Why didn’t anyone say school closures would be bad?
That’s the question some of our enlightened media experts are asking right now. Yes, really.
“I have to say I’m surprised that there hasn’t been a national conversation about the damage done to kids because of these school closures and the virtual learning and everything,” CNN host Jake Tapper said Friday.
Plenty of Americans quietly and not so quietly had their figurative hands up in class on this issue when the COVID-19 pandemic started. They not only were ignored by Tapper and his media cohorts, but in many cases were ridiculed and demonized.
Now Tapper is calling for a “bipartisan movement” to address the problem. The implication is that a national conversation in America really counts only if Democrats and the Left are conducting it, not those icky conservative types.
The reality is that deferring to public health officials, school administrators, and teachers unions over school closures took a perhaps incalculable toll on the education of young people in America. Dissenters were shoved aside and dismissed.
It’s clear that was a massive mistake that we are paying for now.
The hard data is rolling in and it paints an ugly picture of declining test scores in reading and math and lost academic years. Maybe Tapper and company should have listened to the “national conversation” happening years ago.
To almost nobody’s surprise, the recently released National Assessment of Educational Progress—a kind of report card on the country’s K-12 schools—showed a catastrophic decline in math and reading scores since 2019.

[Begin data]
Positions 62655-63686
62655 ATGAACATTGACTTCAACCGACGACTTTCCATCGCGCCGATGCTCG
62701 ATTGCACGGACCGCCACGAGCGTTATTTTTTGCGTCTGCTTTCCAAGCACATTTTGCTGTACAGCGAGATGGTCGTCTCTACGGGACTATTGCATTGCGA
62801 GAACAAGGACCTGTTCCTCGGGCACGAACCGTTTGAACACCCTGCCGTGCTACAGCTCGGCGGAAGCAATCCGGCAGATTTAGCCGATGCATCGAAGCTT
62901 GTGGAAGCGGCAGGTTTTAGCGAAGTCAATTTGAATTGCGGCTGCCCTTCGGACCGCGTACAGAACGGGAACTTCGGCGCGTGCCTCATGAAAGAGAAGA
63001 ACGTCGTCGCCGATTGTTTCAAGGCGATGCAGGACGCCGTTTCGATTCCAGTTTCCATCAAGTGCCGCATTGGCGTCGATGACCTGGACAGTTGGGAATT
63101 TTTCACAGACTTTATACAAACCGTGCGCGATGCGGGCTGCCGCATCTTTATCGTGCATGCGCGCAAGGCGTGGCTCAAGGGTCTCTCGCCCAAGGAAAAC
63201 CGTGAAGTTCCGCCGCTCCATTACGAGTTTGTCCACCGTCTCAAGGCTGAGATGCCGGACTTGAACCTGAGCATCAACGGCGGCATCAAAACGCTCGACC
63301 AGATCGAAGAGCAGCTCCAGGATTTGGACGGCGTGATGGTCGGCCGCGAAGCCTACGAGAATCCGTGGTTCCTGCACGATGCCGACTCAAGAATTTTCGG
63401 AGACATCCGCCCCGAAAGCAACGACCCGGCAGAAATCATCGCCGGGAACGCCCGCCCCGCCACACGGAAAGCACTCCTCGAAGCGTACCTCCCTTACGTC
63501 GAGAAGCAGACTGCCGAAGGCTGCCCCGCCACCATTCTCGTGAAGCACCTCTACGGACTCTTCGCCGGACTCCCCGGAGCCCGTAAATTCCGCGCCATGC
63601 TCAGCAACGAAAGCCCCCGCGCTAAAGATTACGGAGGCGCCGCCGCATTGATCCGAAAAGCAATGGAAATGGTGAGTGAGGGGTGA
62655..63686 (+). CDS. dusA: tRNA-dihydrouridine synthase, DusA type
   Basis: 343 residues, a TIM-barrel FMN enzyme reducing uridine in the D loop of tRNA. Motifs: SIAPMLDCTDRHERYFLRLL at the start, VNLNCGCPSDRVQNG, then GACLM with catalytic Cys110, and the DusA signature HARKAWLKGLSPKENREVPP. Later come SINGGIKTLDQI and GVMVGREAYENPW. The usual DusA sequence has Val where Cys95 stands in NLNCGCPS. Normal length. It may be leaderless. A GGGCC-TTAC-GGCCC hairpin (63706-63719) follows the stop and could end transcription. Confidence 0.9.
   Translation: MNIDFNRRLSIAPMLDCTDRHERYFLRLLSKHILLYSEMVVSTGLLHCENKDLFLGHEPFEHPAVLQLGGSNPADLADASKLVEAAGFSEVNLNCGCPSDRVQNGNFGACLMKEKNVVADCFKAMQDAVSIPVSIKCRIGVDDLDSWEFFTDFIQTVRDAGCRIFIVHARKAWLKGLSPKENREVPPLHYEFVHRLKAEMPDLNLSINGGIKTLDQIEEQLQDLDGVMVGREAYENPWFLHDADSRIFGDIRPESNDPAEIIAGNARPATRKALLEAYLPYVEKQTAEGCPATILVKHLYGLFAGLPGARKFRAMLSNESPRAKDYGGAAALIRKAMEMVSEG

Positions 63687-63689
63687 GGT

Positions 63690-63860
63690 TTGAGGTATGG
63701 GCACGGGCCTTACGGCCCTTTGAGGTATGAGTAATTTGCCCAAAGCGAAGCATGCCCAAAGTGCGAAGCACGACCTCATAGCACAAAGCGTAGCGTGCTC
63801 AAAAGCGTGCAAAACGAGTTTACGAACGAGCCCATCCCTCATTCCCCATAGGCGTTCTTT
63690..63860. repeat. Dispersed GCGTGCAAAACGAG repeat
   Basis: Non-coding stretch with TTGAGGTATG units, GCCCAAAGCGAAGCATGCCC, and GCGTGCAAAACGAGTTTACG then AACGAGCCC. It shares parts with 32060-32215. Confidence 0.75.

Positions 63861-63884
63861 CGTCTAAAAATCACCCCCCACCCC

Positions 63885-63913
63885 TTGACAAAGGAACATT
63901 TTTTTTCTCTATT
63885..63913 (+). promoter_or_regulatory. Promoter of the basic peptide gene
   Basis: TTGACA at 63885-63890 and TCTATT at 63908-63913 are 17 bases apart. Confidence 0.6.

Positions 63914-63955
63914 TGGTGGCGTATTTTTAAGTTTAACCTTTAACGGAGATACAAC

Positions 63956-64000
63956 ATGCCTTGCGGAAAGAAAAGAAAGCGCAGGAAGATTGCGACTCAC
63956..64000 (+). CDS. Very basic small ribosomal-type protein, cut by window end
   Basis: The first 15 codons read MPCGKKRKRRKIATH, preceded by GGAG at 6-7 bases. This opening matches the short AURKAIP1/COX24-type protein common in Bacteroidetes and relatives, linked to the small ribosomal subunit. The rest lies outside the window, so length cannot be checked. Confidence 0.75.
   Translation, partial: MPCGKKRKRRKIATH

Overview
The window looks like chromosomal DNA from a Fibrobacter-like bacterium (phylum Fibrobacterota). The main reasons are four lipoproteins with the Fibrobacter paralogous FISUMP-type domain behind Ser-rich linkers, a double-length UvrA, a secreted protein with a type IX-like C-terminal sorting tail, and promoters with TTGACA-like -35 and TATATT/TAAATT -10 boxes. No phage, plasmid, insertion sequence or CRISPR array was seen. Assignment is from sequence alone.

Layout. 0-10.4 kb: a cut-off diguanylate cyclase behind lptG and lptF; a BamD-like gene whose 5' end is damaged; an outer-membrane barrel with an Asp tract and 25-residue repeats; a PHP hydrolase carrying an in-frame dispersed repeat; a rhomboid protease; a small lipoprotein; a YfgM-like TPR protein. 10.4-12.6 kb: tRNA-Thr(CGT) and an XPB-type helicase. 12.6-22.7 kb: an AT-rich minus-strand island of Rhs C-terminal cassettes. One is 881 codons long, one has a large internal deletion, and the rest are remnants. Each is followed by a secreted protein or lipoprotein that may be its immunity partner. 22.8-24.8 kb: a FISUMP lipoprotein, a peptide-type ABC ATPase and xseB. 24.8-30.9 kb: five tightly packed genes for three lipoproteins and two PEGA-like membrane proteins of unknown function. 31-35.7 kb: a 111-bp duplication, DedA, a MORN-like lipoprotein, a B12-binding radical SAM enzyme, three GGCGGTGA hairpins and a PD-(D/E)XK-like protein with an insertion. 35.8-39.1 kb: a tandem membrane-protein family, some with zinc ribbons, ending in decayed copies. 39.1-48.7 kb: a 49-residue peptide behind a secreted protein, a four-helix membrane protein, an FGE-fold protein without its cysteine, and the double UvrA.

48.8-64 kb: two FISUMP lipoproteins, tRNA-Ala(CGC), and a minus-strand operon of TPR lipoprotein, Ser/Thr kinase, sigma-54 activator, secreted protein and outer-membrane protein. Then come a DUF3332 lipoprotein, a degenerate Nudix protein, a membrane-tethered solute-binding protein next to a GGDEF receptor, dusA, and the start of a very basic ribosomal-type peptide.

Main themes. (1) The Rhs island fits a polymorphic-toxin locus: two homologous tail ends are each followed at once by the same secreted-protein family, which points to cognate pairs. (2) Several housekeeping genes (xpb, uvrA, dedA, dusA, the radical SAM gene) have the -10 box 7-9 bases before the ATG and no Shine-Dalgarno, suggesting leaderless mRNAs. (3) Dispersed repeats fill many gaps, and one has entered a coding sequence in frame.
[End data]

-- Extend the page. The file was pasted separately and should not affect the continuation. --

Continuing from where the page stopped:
The decline in math scores was the largest in over 30 years. And it’s not like things were going great before the pandemic.
Lindsey Burke, director of The Heritage Foundation’s Center for Education Policy, broke down the bad news in a Daily Signal commentary. (The Daily Signal is Heritage’s multimedia news organization.)
Test scores were down nearly everywhere, Burke noted, though states with more remote learning tended to fare worse.
However, as she explained, lockdowns and remote learning are only part of the story in American education since 2019:
[D]eclines in test scores are most likely a combination of bad policies: school closures induced by teachers unions that require emergency remote instruction plus special interest groups’ preoccupation with radical gender ideology and critical race theory during this crisis.
Not only did schools frequently get shut down and slip into long-term remote learning, but students also were force-fed curriculum geared toward radical social change rather than academic excellence. “Woke” math and other absurdities began to pop up in school districts around the country—even in red states where lockdowns were less common.
School administrators often were more concerned with changing the name of a school rather than ensuring that students would receive an excellent education, or really any education at all.
We were told to accept this whether we liked it or not. Educrats and teachers unions know best, little children.
No wonder there was a massive parent revolt.
This brings up the point of the “national conversation” and the troubling direction of our institutions and republic.
The reality is, many Americans were deeply concerned about the implications of a long-term lockdown. Yes, the pandemic was serious. But the cost of addressing it was also quite serious. There were considerable individual and societywide decisions to be made that couldn’t be answered by “science” or a team of experts.
Yet, that’s often how the conversation went.